Epistemic rights violations and epistemic injustice

Aidan McGlynn*

*Corresponding author for this work

Research output: Contribution to journalArticlepeer-review

Abstract / Description of output

I offer a detailed discussion of the connections Lani Watson posits in her book The Right to Know between violations of a person’s epistemic rights on the one hand and the distinctively epistemic forms of injustice influentially discussed in the work of Miranda Fricker on the other. I argue that if we specify the content of the relevant epistemic rights (and the corresponding duties of others) carefully enough, it becomes plausible that there is an even tighter relationship between violations of these rights and various epistemic injustices than Watson claims. I close by tabling a speculative suggestion on the significance of this conclusion.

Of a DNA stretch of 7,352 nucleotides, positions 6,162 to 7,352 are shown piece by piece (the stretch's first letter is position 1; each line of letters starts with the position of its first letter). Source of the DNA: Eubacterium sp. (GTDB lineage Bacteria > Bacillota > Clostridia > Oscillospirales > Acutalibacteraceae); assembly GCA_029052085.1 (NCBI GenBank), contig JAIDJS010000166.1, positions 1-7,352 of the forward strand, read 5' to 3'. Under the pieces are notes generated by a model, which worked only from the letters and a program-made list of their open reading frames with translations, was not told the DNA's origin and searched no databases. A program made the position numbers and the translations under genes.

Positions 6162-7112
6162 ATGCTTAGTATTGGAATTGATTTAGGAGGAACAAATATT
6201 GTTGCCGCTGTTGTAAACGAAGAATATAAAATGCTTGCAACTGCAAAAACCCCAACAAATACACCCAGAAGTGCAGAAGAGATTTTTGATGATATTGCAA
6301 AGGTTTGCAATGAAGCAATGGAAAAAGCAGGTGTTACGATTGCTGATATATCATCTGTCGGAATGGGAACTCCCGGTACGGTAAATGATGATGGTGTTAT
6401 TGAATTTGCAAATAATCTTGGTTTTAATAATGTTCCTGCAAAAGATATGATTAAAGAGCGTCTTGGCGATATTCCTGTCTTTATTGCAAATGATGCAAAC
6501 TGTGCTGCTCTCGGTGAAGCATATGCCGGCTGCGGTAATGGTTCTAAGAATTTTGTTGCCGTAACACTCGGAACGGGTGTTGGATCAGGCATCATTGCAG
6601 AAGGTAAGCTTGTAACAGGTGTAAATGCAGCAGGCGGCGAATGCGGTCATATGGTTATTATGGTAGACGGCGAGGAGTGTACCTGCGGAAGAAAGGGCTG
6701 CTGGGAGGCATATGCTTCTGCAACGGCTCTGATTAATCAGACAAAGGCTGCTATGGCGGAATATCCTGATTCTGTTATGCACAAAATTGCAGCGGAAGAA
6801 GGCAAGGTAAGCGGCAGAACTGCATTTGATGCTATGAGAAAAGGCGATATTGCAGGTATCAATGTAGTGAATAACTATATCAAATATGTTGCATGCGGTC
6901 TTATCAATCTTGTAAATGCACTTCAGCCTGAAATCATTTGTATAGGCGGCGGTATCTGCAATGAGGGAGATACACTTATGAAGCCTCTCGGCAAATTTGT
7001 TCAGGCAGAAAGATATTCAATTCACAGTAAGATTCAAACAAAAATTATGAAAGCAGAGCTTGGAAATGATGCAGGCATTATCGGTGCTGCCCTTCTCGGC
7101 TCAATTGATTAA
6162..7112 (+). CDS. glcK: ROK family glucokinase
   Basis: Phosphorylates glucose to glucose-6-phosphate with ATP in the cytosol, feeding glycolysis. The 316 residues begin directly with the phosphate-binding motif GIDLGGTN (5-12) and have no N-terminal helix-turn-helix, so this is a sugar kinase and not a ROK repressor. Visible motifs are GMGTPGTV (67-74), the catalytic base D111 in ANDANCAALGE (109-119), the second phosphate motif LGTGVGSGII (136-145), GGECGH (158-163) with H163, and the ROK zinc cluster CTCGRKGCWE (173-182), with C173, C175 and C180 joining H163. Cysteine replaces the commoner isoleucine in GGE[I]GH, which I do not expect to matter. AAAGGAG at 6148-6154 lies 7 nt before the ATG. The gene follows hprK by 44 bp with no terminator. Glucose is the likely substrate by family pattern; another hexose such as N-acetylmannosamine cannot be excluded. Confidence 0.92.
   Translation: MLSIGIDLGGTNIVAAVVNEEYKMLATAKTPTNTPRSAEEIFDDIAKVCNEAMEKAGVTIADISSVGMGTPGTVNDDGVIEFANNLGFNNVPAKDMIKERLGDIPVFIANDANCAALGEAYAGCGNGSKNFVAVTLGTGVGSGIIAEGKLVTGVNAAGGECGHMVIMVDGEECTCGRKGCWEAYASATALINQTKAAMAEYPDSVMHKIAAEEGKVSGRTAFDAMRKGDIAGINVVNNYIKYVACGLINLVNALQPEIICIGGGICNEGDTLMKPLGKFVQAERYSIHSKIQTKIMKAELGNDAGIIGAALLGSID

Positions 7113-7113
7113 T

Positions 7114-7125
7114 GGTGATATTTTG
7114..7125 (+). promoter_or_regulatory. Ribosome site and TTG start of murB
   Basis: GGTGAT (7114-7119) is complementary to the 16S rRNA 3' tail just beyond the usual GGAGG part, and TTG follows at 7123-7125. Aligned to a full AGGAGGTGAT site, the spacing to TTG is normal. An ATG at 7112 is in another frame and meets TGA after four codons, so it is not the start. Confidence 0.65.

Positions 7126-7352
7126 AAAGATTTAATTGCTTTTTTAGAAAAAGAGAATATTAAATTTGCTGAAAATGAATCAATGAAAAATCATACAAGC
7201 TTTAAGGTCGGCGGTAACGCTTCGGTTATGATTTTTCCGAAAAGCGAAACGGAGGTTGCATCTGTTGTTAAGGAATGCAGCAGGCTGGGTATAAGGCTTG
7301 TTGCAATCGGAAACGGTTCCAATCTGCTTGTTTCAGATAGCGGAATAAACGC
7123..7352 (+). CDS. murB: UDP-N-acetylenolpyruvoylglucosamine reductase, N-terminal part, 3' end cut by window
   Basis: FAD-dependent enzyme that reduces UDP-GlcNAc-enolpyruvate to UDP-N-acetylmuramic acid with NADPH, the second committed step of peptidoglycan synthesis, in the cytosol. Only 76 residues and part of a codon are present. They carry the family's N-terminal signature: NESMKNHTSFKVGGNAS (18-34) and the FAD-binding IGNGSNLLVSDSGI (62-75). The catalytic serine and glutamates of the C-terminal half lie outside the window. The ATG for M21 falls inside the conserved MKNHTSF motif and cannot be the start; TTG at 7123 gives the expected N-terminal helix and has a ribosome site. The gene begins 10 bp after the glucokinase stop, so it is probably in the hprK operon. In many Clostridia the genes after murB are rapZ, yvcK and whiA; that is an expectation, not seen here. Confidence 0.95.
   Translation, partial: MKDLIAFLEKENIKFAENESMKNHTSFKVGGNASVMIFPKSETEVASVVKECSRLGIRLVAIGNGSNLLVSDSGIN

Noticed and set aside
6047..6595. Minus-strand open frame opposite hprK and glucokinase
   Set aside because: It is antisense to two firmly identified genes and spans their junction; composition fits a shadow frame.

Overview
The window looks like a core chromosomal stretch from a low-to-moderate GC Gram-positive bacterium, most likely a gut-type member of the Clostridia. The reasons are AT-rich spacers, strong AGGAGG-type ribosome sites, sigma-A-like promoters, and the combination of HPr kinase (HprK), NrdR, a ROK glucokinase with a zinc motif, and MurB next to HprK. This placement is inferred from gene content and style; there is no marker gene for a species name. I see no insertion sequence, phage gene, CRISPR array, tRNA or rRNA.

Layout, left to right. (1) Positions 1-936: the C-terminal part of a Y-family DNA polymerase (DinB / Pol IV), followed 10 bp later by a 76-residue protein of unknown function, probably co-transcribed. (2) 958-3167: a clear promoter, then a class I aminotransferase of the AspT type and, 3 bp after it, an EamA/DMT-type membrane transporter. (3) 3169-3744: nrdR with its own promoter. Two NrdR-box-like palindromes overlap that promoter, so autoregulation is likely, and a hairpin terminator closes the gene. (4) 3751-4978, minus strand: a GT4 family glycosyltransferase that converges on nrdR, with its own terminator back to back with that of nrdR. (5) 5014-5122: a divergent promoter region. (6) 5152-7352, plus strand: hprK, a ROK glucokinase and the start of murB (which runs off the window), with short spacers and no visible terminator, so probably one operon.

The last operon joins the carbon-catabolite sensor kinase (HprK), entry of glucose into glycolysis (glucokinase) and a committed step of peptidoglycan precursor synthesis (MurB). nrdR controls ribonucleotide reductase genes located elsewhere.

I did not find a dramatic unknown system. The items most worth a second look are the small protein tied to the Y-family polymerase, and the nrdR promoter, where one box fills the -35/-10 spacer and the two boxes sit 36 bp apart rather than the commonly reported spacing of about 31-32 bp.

Original languageEnglish
Article number29
JournalAsian Journal of Philosophy
Volume2
Early online date13 Jun 2023
DOIs
Publication statusPublished - 2023

Keywords / Materials (for Non-textual outputs)

  • epistemic duties
  • epistemic injustice
  • epistemic rights
  • hermeneutical injustice
  • rights violations
  • testimonial injustice

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